After installing a complete DSE tubular front and rear suspension kit on our '65 Olds Cutlass in the prior two issues, we stood in awe as the full-frame A-body tipped the scales at a surprisingly unsubstantial 3,408 pounds. The euphoria was short-lived, however, as the needle crept back up to 3,648 pounds after owner/photographer Robert McGaffin hopped into the driver seat. Furthermore, that number will only continue to climb after the Cutlass's 330ci mill is yanked for a 455 big-block in the future. With the DSE suspension now providing serious lateral grip, and a 500hp big-block in the works that's sure to crank out plenty of forward grunt, Project Olds now needs a big set of clamps in order to live up to its autocrossing aspirations.

As luck would have it, Baer just happened to be putting the finishing touches on its new line of Track-4 front big brake kits around the time Project Olds developed a craving for serious negative g's. In the past, Baer offered its popular two-piston Track kits for street and light-duty race applications, while its six-piston Extreme systems catered to hard-core road racers. The new Track-4 setup falls right between the two, splitting the difference between full race and full street, which describes the purpose of our Cutlass project car perfectly. The kit features 13-inch rotors, four-piston calipers, ceramic pads, stainless steel braided lines, and T-6061 billet aluminum mounting brackets and hubs. The Track-4 system should be available for most muscle cars by the time you read this, and with prices starting at just $1,095, it packs some big-time value.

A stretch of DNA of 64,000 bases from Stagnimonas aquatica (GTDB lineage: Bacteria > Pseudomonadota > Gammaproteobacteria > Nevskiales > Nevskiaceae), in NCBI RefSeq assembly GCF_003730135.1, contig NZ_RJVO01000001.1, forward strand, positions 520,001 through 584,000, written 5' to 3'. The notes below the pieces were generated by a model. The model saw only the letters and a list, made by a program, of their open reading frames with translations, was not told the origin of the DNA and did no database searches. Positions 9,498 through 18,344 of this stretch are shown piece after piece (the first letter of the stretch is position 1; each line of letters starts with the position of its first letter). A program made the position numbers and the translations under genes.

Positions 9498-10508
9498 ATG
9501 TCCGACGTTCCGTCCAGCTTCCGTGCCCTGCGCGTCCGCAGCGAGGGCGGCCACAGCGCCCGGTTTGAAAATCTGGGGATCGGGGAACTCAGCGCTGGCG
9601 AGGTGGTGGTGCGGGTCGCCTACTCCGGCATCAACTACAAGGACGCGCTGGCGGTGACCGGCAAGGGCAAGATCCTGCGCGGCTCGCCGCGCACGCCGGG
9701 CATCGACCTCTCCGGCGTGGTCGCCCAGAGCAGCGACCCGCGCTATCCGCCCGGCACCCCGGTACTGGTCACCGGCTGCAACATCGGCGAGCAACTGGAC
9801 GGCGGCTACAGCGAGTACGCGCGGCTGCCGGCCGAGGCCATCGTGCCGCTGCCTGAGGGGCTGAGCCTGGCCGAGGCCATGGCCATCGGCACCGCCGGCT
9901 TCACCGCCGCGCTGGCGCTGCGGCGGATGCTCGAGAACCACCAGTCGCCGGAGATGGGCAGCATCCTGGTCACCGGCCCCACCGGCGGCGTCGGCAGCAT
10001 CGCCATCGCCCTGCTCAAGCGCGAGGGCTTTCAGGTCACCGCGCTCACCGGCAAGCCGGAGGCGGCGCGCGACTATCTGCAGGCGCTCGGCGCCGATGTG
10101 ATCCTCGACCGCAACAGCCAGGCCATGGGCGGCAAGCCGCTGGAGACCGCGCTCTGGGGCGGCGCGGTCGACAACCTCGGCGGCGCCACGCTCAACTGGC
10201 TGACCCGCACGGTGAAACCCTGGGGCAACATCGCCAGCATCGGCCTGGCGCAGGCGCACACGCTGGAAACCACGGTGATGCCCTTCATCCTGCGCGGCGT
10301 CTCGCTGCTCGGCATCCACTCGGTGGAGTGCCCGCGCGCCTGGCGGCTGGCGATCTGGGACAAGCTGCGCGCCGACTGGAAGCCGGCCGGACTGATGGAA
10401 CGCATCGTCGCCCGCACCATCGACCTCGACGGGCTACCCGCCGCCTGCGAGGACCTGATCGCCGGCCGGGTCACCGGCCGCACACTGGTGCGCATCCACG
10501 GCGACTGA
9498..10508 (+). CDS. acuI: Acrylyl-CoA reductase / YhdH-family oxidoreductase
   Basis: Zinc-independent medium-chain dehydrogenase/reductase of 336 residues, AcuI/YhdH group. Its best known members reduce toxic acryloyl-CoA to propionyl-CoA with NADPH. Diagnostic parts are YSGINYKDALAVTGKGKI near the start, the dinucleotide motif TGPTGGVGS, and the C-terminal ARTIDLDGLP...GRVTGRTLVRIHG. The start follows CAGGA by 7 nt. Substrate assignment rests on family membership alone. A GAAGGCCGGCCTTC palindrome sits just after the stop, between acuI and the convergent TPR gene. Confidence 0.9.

That said, simply mentioning the Track-4's piston count and rotor diameter doesn't do this system justice. Based on a rugged six-bolt architecture, the two-piece caliper body is remarkably stiff for reduced deflection and improved clamping force. Furthermore, an internal fluid passage eliminates the need for an external crossover tube between each caliper half, lending an ultra-clean appearance. Since the Track-4 system is design for mixed street and track use, it uses ceramic pads that minimize dust and noise without compromising bite. Unlike race-only pads, they require very little heat to get up to proper operating temperature, yet maintain thermal stability up to 1,385 degrees. And when it comes time to swap out those pads, the Track-4 calipers are compatible with all '98-02 Camaro pad fitments. That means dozens of pad compounds from a plethora of manufacturers are at your disposal.

Since the Olds' posterior shouldn't get a free ride, we matched the beefy four-pot front setup with Baer's single-piston standard Track setup in the rear. To assist with the install, we once again turned to Brent Jarvis and the team at Performance Restorations in Mundelein, Illinois. Bolting up the front and rear kits is as easy as it gets, and it all went together in one day. When the wrenches stopped turning, Project Olds boasted a monster set of clamps at each corner for $2,670, a sum you could easily spend for just the fronts.